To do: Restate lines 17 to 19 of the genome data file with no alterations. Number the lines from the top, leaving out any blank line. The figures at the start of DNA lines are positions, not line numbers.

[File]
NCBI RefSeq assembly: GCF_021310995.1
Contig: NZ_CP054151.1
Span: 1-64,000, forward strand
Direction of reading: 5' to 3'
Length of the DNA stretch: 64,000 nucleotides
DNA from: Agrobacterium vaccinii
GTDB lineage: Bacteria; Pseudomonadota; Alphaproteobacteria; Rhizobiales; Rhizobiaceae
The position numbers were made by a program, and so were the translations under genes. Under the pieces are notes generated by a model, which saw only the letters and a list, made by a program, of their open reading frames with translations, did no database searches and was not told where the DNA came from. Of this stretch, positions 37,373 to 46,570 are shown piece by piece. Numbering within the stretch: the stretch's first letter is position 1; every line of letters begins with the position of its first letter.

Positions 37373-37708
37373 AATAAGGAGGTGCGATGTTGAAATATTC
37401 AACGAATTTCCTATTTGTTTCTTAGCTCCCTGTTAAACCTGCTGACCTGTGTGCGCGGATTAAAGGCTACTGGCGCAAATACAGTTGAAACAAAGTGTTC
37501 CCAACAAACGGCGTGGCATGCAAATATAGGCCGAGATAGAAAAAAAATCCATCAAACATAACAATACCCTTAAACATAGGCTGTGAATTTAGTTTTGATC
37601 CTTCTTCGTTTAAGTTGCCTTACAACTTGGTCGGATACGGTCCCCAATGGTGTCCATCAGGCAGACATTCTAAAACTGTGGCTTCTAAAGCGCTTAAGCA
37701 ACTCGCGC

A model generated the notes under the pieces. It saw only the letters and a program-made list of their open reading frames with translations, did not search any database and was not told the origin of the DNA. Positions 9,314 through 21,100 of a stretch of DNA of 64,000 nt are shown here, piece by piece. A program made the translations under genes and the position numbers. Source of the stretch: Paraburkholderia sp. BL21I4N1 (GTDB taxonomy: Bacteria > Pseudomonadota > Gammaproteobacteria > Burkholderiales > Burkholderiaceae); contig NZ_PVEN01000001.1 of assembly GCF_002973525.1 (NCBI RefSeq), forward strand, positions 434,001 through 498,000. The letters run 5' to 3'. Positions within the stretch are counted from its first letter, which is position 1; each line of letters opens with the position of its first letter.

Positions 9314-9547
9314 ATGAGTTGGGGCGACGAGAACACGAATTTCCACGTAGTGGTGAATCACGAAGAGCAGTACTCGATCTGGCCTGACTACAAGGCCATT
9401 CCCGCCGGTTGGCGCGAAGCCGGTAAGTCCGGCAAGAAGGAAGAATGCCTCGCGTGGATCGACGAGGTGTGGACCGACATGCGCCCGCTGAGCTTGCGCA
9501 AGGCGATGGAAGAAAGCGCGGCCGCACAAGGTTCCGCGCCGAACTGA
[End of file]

9314 ATGAGTTGGGGCGACGAGAACACGAATTTCCACGTAGTGGTGAATCACGAAGAGCAGTACTCGATCTGGCCTGACTACAAGGCCATT
9401 CCCGCCGGTTGGCGCGAAGCCGGTAAGTCCGGCAAGAAGGAAGAATGCCTCGCGTGGATCGACGAGGTGTGGACCGACATGCGCCCGCTGAGCTTGCGCA
9501 AGGCGATGGAAGAAAGCGCGGCCGCACAAGGTTCCGCGCCGAACTGA